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Funny Things Kids Say #3: I can’t sleep alone.

4 Nov

Sleeping Baby

Not long ago my youngest son, who is eight years old, came into my bedroom just before his bedtime.

My son:                Mom, I want to sleep with you.

Me:                        Why can’t you sleep in your own bed?

My son:                I don’t like sleeping alone in the dark.

Me:                        You always sleep in there.

My son:                I know and that’s the problem, I have been sleeping in that room my whole life and I’m tired of it!

This was not the first time that my son has asked to sleep in my bed; as a matter of fact he comes into my room and tries to make a case for it about once every six weeks. My son is so adorable, I am almost tempted to allow him, but I resist because I know that it is in his best interest to sleep alone (actually, with his brother in bunk beds). Although there are circumstances when it is okay to allow your child to sleep with you) for nurturing purposes (when they are sick, when there is a particularly dreadful storm, etc.), for the most part, children should sleep in their own room because, not only does it build their independence and confidence, but over the years it helps them to develop a sense that they are safe in their home (there are no monsters under the bed and no werewolves in the closet, no matter what Wes Craven says).

Most of the time, a parent allowing their child to sleep with them, fills an insecurity in the parent more so than it speaks to the inability of the child. We want our children to remain babies forever, we want them to need us because it makes us feel good and we want to keep them close, but remember the job of a parent is prepare the child for a world and a life where you will not always be just a few inches away on the other pillow.

Sleep tight!

Toshila Darjean


Funny Things Kids Say #2: Dollars and Sense

17 Sep

Dollars and Sense

Recently, as I was shopping in teacher heaven, also known as a dollar store, I witnessed a thought-provoking exchange between a mother and son. The young boy who could not have been much older than 4 years was bent over studying the toys intently. Already the boy had one in his hand when he reached out and grabbed another at which point mom intervened.

Mom:  Son, you only get to choose one toy.

The little guy stood up, looked at her, threw his hands up in an expression of utter confusion and disbelief and said,

Son:    Geeze mom, it’s just a dollar…

I fought hard to hold in my laughter and pretend as if I was not paying much attention. Mom looked around, a bit embarrassed, before gathering her son and getting him up to the register. I didn’t see whether or not she relented and allowed two toys or stuck to her guns and allowed only one.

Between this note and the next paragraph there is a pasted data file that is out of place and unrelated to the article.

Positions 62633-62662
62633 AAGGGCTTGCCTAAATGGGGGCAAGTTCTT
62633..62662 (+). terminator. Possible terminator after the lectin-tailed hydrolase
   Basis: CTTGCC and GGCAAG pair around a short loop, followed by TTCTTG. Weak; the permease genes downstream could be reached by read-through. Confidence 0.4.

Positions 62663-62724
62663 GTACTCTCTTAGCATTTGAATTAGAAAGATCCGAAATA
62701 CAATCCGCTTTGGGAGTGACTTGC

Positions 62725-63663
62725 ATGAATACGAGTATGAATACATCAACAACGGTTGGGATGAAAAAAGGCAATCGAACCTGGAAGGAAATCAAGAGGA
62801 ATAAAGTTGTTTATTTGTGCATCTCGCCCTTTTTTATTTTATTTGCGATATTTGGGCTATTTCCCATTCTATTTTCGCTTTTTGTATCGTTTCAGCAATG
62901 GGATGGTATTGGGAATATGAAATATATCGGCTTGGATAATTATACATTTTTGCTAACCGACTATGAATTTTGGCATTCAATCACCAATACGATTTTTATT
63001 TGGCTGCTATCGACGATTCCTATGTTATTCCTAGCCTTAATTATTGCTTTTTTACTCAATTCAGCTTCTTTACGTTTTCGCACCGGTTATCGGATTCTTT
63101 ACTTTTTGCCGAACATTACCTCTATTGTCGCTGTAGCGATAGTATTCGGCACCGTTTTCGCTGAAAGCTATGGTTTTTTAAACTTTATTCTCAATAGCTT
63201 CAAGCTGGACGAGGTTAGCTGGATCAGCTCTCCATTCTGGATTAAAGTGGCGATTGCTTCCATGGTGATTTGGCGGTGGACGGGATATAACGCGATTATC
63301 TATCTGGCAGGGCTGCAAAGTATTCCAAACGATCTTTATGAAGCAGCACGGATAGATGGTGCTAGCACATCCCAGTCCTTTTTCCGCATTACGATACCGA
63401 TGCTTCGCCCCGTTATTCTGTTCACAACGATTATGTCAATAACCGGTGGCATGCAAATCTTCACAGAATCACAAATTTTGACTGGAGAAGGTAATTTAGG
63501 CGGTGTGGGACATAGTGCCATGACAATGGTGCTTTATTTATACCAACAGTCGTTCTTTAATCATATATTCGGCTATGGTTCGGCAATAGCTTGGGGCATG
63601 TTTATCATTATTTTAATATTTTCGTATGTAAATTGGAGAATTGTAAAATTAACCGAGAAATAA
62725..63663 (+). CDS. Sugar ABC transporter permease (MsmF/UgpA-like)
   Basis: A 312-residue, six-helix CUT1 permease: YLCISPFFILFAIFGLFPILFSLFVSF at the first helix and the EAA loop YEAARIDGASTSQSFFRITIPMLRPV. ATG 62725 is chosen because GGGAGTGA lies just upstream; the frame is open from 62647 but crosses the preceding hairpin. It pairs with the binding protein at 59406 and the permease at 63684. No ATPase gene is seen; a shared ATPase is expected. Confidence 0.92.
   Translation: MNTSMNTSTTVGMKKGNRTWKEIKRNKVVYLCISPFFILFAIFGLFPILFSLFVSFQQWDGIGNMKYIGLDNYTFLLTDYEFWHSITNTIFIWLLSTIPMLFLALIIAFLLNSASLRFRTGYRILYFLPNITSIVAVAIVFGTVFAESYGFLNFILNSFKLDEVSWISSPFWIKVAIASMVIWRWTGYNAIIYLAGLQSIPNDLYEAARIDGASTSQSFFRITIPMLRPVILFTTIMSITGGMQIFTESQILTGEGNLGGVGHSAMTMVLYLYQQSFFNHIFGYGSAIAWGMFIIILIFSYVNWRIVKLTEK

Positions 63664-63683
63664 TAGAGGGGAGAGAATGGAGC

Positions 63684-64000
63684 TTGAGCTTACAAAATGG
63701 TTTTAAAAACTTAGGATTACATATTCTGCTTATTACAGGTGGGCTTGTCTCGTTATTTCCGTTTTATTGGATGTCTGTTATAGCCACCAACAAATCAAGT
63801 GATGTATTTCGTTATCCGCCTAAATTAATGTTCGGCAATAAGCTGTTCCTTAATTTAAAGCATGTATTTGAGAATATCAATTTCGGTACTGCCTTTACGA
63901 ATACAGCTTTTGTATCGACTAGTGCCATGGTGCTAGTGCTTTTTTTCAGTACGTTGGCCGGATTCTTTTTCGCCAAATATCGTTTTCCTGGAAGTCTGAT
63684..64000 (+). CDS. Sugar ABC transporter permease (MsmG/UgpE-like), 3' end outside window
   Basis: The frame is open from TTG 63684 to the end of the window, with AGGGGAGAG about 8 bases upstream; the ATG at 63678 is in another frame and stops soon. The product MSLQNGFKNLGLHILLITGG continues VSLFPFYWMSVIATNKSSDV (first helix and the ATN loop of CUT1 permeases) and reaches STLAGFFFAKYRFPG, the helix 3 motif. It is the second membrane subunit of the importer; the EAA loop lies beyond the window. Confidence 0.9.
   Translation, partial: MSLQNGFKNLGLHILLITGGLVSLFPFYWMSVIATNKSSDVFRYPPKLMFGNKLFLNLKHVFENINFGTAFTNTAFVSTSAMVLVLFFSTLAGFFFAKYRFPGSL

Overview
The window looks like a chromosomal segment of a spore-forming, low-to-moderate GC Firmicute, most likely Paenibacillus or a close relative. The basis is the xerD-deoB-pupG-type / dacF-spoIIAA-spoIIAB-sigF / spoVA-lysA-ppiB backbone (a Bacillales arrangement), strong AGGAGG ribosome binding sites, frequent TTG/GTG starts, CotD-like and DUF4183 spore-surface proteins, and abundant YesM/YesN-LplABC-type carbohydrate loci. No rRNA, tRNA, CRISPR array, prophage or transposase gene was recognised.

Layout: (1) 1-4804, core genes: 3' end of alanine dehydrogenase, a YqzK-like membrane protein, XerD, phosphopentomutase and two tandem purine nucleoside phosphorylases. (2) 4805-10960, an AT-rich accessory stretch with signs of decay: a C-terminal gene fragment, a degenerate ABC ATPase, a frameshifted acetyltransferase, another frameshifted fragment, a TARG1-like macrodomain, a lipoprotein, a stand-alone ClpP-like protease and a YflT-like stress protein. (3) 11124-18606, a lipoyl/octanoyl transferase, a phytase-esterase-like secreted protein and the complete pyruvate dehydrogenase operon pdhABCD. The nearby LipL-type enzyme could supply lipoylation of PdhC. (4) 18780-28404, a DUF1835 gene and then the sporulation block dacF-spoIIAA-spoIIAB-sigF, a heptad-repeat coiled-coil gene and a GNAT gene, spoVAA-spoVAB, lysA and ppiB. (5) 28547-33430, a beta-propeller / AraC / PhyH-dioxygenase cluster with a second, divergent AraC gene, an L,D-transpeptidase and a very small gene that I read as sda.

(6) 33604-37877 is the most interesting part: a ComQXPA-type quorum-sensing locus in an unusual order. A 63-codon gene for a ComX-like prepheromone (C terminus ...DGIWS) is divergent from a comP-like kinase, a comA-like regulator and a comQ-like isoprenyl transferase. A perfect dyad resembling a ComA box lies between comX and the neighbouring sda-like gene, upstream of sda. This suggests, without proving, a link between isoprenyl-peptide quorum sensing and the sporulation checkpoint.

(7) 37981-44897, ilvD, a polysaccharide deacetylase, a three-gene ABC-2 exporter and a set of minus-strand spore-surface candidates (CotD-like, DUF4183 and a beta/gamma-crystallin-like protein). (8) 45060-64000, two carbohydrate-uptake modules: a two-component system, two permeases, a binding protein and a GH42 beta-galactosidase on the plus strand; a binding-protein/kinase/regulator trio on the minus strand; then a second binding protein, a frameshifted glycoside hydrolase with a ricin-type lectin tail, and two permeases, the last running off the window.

While I use that very same line on myself time after time in the dollar store as an excuse to purchase more stuff than I need or know what to do with, money, its value and what it takes to earn it is something we have to begin teaching our children from the age that they begin understanding the concept of money even in the vaguest of ways.

Find ways to allow your children to earn money whether it be with daily chores or special odd jobs around the house and pay them accordingly. When you go out to stores and different places, make them spend their own money on things that they want. Soon they will begin to value money and start understanding and comparing their time and amount of work that they do to the prices of items available for purchase and you will be amazed as you watch them begin to understand the value of a dollar, hard work and how the two are closely related.

I can’t tell you the amount of joy I feel when I see the pride that my children have when they go to the store, pick out something that they want and pay for it with their own money. Ironically, I feel the same amount of joy when we go to the store and they pick up an item that they want, look at the price and put it back with the note, “It’s too expensive; I can’t afford it.” It lets me know that I am raising responsible children who will grow into adults with the tools to function financially.

Toshila Darjean

When we align, the stars will shine


Funny Things Kids Say #1

29 Aug


My kids are hilarious.  My two sons are eight and nine and I swear they are one great comedic team.  The night before the first day of school as I was helping them pick out clothes for their big day we had an exchange that went a little something like this:

My youngest son:      Mom, what time are you waking us up in the morning?

Me:                                  You need to set your alarm for 6 a.m.

My youngest son:      Mom, please don’t wake me up that early, I need my beauty sleep.

My oldest son (flatly): You’re going to look that way no matter what.

Ha! A little teasing between siblings is natural and while I do not allow any type of malicious put downs or disrespect between my children, on one hand, on the other hand, we have to teach our children how to laugh and the art of being able to take a joke.

A little joke never hurt anyone, teach your children to laugh, even if it’s at themselves from time to time.

Toshila Darjean